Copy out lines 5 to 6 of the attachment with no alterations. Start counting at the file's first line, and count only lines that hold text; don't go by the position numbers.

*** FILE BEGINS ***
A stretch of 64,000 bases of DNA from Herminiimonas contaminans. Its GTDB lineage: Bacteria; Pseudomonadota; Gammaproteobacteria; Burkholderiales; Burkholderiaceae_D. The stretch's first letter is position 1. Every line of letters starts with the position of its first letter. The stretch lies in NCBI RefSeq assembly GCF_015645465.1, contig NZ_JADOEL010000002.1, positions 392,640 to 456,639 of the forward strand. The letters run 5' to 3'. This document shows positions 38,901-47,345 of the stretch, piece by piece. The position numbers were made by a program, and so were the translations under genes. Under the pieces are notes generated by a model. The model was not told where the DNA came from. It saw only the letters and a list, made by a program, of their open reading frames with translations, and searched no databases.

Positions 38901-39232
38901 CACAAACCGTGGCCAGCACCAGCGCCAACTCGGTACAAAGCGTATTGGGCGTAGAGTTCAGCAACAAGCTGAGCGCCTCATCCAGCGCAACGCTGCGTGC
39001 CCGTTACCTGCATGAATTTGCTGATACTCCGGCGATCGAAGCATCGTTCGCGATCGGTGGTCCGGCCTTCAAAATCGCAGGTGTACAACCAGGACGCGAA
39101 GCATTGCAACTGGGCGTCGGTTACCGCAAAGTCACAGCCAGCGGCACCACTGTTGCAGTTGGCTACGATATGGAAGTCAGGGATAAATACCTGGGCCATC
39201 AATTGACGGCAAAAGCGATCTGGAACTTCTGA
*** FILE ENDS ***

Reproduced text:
39101 GCATTGCAACTGGGCGTCGGTTACCGCAAAGTCACAGCCAGCGGCACCACTGTTGCAGTTGGCTACGATATGGAAGTCAGGGATAAATACCTGGGCCATC
39201 AATTGACGGCAAAAGCGATCTGGAACTTCTGA